After 50+ Years, National Capital Wing’s Davies Still Finding Acceptance, Purpose
Jane Davies, a first-generation American, wasn’t accustomed to the word “can’t.”
But as a freshman engineering major at the University of Connecticut’s Waterbury campus, the glass ceiling crashed hard, thanks to one pontificating professor.
“On the first day, there were 10 women in the class [Introduction to Engineering], and after he made his pronouncement — and it was quite a long pronouncement — the gist was, ‘You don’t belong here.’
‘The next morning,” Davies recalled, “there were two of us in the class. It was the first time someone had ever told me I couldn’t do something.”
Not much else has stopped Davies since, especially in Civil Air Patrol.
“I was very lucky in Civil Air Patrol that I had a lot of great mentors, not only in the squadron, but at wing headquarters,” Davies said.
Her CAP journey began in 1969 with a neighborhood shopping trip and some motherly advice.
“We were going to the grocery store and there were some cadets there,” she said. “They were selling items to raise funds. My mother saw them and started asking questions.”
After quizzing the cadets, Ursula Reichardt, an immigrant from Germany in love with her adopted homeland from the moment she and husband Hans arrived in 1953, turned to her daughter.
“This is an organization you need to belong to,” she said.
A few weeks later, the teen-ager joined the Gen. Curtis E. LeMay Cadet Squadron in Wallingford, near the family’s home in Prospect. Fifty-three years on, her CAP journey continues. She‘s director of operations for the National Capital Wing, which she previously commanded.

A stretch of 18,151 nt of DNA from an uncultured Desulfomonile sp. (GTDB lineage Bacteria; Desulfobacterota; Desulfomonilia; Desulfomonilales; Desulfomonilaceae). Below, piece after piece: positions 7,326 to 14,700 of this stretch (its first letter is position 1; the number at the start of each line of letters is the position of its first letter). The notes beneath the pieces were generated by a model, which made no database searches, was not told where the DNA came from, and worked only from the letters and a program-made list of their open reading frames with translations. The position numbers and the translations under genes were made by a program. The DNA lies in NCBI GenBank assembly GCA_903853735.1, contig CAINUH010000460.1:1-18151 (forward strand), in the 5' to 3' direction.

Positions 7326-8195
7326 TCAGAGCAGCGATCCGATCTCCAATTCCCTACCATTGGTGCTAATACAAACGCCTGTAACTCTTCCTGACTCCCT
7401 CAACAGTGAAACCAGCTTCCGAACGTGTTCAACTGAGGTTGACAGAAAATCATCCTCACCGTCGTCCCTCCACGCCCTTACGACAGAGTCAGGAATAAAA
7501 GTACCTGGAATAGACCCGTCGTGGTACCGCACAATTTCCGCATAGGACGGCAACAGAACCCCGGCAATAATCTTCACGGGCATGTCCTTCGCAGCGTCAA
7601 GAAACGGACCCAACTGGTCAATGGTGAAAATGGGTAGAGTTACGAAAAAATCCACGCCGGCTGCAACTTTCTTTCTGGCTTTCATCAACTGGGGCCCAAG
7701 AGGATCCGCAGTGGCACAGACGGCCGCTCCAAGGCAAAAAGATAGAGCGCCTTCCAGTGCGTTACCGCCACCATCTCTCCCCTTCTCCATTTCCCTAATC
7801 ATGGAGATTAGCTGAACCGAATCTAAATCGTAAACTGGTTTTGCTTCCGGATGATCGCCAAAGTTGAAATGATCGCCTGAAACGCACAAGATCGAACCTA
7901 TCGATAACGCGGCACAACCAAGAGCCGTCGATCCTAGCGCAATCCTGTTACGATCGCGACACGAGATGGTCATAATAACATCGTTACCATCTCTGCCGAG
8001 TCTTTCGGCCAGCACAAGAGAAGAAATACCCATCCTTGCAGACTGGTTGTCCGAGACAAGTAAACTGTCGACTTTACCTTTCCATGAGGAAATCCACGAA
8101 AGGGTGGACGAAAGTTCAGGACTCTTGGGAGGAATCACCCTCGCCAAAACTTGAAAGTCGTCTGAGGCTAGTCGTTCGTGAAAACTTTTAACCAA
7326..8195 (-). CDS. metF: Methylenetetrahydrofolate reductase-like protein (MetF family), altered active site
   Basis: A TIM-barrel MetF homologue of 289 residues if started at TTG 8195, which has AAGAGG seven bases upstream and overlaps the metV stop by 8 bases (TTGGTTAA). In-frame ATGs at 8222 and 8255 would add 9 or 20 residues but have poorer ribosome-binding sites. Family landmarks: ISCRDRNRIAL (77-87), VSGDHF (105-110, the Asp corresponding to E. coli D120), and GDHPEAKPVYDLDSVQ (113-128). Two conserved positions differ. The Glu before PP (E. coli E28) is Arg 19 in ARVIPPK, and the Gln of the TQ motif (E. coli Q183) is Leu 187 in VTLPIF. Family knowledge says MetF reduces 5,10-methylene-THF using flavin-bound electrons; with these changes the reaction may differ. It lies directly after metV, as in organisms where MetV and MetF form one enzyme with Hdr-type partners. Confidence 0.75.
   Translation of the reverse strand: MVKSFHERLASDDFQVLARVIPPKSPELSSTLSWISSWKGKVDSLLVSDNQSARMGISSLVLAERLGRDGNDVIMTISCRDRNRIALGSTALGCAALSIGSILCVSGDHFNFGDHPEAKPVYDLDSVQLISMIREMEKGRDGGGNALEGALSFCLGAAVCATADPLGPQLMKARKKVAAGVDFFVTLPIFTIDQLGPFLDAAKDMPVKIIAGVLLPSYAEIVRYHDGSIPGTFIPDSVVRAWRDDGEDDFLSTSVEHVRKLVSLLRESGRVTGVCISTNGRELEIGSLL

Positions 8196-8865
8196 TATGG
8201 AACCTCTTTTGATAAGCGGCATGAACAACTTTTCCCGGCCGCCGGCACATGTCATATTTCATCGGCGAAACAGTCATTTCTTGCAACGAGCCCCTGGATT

Davies’ CAP career has taken her to leadership positions in not only the National Capital Wing but also Alabama, Connecticut, Maryland, California, and Missouri.
Davies has earned numerous awards and honors, including multiple medals, ribbons, and commendations.
But the award she’s proudest of came as a cadet.
“My most favorite award up to this day was when as a cadet technical sergeant, I was awarded the wing Public Affairs Officer of the Year.
“It’s still my most favorite award, because I was the very first cadet to have ever received an award like that. It was just a tribute to how senior members worked with cadets back then.”
With Women’s History Month on the calendar, Davies reflected on the legacy of women in CAP. Just a few years before she joined in 1969, female cadets were referred to as “cadettes.” Much has changed, with women holding command positions at all levels of the organization.
“I guess I was lucky early on in that … the squadron I belonged to, the senior members believed you pulled your own weight, and you had the opportunity to do whatever you want,” she said.“We were all working together, even though we were in separate flights and things weren’t coed. When it came to running the unit, participating in events, everyone was equal, but the [regulations] said females would be in a separate flight.”
As early as the late 1960s and early 1970s, Davies’ cadet commander was female. Founded in 1966, the LeMay Composite squadron by 1970 could boast three recipients of the Gen. Carl A. Spaatz Award – CAP’s top cadet honor, achieved by less than one-half of 1% of youth members.
“Everybody was equal,” Davies said. “If you wanted to get ahead, you had to work for it. I was used to that environment long before it became popular.”